Alligator removed from construction site

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ERYN DION News Herald Reporter @PCNHErynDion

PANAMA CITY — Florida State University Police Officer Freddy Kinard was called in to help escort an unwanted visitor off the Gulf Coast State College campus Monday who definitely didn’t have the proper student ID.

Kinard, who patrols FSU PC and GCSC, said he received a call from across Collegiate Drive that morning about a three-foot-long alligator hanging out under some equipment from the construction site in the athletics building parking lot. Unfortunately the school wasn’t looking for a new mascot, so the construction worker wrangled the gator, taped its mouth shut, and deposited it in the back of his pickup for safe keeping before calling the FSU police, who contacted the Florida Fish and Wildlife Commission.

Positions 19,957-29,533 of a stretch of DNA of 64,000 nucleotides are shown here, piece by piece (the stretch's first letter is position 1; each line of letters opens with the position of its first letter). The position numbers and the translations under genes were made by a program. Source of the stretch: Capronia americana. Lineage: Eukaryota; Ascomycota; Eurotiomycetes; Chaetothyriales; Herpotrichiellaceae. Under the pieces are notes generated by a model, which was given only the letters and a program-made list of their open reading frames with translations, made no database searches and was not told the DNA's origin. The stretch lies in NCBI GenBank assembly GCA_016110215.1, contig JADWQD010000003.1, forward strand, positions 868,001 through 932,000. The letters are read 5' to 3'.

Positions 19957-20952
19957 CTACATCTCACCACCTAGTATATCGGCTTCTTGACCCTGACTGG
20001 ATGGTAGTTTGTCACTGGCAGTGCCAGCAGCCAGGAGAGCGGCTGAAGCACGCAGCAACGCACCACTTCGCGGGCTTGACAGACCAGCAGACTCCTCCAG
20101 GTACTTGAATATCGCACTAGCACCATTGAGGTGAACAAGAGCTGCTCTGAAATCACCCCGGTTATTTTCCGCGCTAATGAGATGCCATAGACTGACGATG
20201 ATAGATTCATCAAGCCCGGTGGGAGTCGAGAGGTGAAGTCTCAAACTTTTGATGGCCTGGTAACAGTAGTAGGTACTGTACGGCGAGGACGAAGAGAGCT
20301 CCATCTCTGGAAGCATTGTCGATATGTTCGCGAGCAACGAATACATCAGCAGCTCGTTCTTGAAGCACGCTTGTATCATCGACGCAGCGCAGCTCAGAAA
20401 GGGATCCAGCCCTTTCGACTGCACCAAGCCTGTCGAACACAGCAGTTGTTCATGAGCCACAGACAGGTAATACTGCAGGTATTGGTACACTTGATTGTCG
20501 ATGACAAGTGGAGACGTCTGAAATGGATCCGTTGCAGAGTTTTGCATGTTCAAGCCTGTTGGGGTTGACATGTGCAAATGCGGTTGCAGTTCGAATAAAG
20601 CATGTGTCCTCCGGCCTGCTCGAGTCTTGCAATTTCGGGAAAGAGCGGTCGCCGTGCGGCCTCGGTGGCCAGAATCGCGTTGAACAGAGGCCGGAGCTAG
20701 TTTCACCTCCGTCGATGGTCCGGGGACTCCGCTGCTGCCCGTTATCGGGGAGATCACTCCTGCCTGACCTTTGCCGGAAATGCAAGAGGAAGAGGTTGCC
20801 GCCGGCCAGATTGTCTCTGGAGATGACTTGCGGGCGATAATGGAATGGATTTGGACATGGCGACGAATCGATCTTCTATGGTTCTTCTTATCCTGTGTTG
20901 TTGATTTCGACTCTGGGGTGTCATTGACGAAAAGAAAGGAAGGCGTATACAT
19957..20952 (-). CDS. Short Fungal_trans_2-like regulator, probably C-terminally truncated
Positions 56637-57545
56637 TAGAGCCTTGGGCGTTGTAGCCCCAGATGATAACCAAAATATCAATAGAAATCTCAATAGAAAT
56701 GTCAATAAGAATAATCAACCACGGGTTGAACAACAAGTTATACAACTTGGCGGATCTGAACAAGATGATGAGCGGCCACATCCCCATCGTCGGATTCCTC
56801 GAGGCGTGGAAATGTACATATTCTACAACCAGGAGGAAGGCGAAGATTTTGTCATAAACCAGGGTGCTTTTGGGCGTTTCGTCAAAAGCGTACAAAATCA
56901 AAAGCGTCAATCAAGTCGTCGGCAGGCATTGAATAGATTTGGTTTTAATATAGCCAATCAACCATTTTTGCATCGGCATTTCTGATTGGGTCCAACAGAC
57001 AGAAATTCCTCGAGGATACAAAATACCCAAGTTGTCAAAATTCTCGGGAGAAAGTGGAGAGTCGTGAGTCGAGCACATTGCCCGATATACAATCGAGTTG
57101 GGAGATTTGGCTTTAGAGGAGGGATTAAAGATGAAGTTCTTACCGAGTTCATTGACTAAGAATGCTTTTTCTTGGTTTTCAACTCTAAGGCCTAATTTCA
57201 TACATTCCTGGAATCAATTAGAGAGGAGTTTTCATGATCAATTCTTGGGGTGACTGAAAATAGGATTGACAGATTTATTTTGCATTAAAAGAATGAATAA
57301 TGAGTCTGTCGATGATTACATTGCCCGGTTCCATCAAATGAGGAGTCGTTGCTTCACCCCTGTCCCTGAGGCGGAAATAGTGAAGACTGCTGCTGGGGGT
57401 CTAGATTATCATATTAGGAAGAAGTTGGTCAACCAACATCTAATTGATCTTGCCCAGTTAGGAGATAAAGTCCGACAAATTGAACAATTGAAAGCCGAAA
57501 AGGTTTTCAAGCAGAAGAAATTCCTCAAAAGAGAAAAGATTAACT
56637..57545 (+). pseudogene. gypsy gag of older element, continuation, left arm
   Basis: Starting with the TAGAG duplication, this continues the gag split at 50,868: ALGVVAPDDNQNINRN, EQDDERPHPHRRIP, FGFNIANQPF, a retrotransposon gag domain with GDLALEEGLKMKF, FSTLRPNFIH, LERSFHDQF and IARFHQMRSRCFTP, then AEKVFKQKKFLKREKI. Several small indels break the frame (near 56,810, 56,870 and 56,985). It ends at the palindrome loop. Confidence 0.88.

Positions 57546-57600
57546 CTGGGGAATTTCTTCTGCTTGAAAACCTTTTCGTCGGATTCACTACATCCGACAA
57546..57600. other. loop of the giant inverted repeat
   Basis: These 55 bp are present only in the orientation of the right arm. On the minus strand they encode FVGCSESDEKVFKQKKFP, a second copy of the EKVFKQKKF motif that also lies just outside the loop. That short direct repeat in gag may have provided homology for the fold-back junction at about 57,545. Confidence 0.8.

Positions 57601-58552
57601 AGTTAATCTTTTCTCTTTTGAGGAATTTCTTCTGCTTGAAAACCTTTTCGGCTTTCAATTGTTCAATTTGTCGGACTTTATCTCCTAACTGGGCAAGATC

The FWC officer arrived with some good news — he would be able to take the alligator and deposit it in a local river — along with a stern warning. Possessing an alligator, he said, is a federal crime and next time, the worker should immediately contact FWC.

“The smaller gators are also more dangerous than the larger gators,” Kinard said. “They’re aggressive and more rambunctious.”

Kinard said the alligators usually come in from the bay and swim up the canals, using the drainage system to move between retention ponds. In fact, he thinks there’s probably a good population of them living under FSU PC in the drainage pipes. Chief Osceola would likely have something to say about that.

“I think they live under the college here,” Kinard said. “We have some big drainage pipes.”

Kinard said he’s only had two run-ins with alligators in his years patrolling the campuses. A few months ago he found one, but it was able to duck into the drainage system before FWC could respond, and the other encounter was on Monday.

For anyone who might spot an alligator on one of the campuses, or anywhere where it might pose a danger, Kinard advised they should contact FWC and not try to handle the alligator themselves.

“There’s a better chance that the alligator will live if they do that,” he said.

Plus, there’s a better chance everyone gets to keep their fingers.

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